1992, February 10

"Firm's promising CD package hasn't cut it"
by Lisa M. Keefe

In the race to replace the long-box compact disc package, Melrose Park-based AGI Inc. appears to be out of the running for now -- but the company may ultimately come out a winner.

For the last three years, an environmental campaign to get rid of the 6-inch-by-12-inch boxes in which CDs are packaged, which are considered wasteful, has been a hot topic in the music industry. Music packaging firms are scrambling to come up with a suitable same-size replacement.

Just 14 months ago, AGI seemed to be a leader in that effort with its full-sized but low-waste package, called the DigiTrak (CRAIN'S, Jan. 7, 1991). But the company has since lost ground to other designs.

In the meantime, however, support has been building industry-wide for using a smaller package, comparable in size to the 5-inch-by-6-inch hard plastic "jewel boxes" contained in the cardboard packs that hold the CDs themselves.

In that case, AGI is well-positioned with its jewel box-sized card-board CD package. The company may yet get a piece -- albeit a different piece than it had expected -- of the domestic compact disc packaging market.

"There has been considerable demand," says AGI President Richard Block. "We think our products will do well."

Three years ago, environmentally concerned people from all segments of the music industry launched the "Ban the Box" campaign, which aims to replace the ubiquitous long box with some package that uses less paper and plastic.

Music retailers, however, insisted on the long box, or something of equal size, in order to reduce theft and to fit in their existing display shelves -- which once held record albums.

Caught in the middle are the package design and production companies, including AGI.

At stake are the sales revenues and licensing fees for the packaging for nearly 300 million compact discs sold every year.

There is no single organization with the authority to make such a decision for the entire U.S. music industry. So, since the Ban the Box campaign began, the industry's four music packaging companies, including AGI, other package design companies and even some independent designers have proffered long-box alternatives.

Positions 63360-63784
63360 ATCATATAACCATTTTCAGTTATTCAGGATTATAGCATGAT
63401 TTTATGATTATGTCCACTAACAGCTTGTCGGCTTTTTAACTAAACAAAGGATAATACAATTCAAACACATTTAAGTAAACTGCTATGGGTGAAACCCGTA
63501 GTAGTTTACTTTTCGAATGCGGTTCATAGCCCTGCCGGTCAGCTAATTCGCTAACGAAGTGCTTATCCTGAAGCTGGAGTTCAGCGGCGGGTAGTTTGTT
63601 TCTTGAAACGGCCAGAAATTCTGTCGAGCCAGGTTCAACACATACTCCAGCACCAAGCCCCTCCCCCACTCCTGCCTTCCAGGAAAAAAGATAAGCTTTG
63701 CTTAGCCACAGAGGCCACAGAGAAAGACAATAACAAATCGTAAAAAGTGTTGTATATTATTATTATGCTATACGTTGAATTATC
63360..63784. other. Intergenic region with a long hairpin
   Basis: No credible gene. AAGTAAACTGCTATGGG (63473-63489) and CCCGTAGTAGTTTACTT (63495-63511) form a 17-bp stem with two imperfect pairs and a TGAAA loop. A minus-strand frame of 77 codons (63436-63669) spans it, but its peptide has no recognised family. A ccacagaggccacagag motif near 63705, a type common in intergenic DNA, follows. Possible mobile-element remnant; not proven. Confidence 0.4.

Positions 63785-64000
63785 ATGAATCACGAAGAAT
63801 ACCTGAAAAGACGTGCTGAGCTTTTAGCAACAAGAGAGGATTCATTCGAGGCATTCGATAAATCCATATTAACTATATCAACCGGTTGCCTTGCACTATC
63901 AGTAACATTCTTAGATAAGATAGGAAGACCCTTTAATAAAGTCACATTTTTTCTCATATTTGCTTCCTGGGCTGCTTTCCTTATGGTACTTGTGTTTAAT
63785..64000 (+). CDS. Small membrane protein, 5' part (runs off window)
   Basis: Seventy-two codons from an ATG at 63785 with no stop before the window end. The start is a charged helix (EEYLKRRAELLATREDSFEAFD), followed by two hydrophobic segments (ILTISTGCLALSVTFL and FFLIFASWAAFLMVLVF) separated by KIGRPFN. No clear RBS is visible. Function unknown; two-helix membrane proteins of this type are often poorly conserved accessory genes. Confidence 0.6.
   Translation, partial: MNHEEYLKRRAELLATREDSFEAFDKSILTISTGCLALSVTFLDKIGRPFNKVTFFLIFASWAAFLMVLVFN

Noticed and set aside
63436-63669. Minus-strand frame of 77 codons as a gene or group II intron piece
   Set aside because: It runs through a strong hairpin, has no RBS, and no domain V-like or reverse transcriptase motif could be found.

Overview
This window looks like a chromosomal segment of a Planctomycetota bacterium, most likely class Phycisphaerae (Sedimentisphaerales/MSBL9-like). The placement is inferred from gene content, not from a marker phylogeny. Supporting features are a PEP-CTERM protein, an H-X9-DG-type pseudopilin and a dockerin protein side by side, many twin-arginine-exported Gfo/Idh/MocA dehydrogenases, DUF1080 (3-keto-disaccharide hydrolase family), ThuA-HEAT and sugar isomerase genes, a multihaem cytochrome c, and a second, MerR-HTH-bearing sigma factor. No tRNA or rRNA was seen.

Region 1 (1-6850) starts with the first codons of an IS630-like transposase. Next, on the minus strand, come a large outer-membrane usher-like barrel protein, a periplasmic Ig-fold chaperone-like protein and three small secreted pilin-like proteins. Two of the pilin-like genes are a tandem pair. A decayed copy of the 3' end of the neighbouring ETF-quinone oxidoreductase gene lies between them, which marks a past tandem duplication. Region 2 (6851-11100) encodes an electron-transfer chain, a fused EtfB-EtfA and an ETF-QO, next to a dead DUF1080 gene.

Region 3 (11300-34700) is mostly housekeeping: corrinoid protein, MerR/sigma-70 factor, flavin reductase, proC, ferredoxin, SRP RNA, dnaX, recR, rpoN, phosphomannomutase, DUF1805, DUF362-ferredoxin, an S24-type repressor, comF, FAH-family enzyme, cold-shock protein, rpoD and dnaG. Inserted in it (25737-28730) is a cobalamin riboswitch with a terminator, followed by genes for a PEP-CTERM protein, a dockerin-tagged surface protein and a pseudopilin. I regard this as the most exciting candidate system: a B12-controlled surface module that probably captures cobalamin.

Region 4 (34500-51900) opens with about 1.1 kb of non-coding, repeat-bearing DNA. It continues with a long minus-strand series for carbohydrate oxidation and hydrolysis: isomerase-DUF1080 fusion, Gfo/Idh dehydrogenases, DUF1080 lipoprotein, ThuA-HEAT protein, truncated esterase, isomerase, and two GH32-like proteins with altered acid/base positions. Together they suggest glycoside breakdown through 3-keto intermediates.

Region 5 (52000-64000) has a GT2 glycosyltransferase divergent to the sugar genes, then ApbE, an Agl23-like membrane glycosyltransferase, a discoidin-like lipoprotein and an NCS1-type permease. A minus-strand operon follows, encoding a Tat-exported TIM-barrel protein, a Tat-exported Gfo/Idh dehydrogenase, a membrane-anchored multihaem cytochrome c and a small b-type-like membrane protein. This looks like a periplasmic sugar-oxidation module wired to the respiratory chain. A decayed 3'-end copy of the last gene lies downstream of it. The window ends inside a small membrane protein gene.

Eight to 10 CD package designs have been unveiled, although only a handful are actually on the shelves.

AGI's entry in the race, the DigiTrak, was introduced a year ago on Sting's release, "Soul Cages." Instead of the typical 5-inch-by-6-inch hard plastic jewel box, the CD is packed in a cardboard box that is folded out to long-box size, held open by two plastic tracks and shrink-wrapped in plastic.

But neither "Soul Cages" nor the Digi-Trak did as well as expected. Since the "Soul Cages" release, the DigiTrak has been used on several other high-profile releases -- often at the artists' request -- including albums by Bonnie Raitt, U2, the Grateful Dead and a country tribute to Roy Rogers.

But the 20% increase in AGI's revenues that Mr. Block thought was possible a year ago never materialized. He says now that the privately held company's sales in 1991 were "between $ 50 million and $60 million," compared with about $ 540 million in 1990.

Instead of the DigiTrak, many recording labels are using a plastic "bubble pack" like those used for packaging cosmetics or small hardware items, which makes it easier for the stores to hang the CDs on display hooks. Or, they have switched to long boxes made from recycled cardboard.

"The DigiTrak didn't catch on," says Rob Simmonds, chief financial officer of New York-based Ryko-disc, a small recording company, and one of the Ban the Box campaign founders. "It's not a contender to be the ultimate replacement to the long box," he says, although he admits there are no clear front-runners yet.

In the last year, AGI has spent about $ 185,000 on the equipment needed to make the DigiTraks, and two other U.S. music packaging companies have purchased equipment worth up to $ 60,000 to produce DigiTrak packages under licensing agreements with AGI.

In a significant departure from industry opinion a year ago, many observers now believe that CDs eventually will be packaged only in jewel boxes or something of similar size, despite retailers' objections.

Even Mr. Block says, "The belief is the industry will head for a jewel-box-size-only package. Our product will fit those requirements, as well."

If you take the plastic tracks off of the DigiTrak package, the DigiTrak remains, a jewel-box-sized cardboard box with a plastic tray glued inside for the CD.

Mr. Block says that in the last year, the company has signed up new licensees for the DigiTrak in Australia, the Netherlands and the United Kingdom. A Japanese company has been a licensee since 1987.

Also, AGI has found new DigiPak sales in the computer market, selling CD-ROM computer discs for Apple and Microsoft in the cardboard box. "Whoever has wanted a solution has had it" in AGI's DigiPak product, Mr. Block says. "If it has to be further developed, we can do that, too." 

source: Crain's Chicago Business, February 10, 1992, p. 45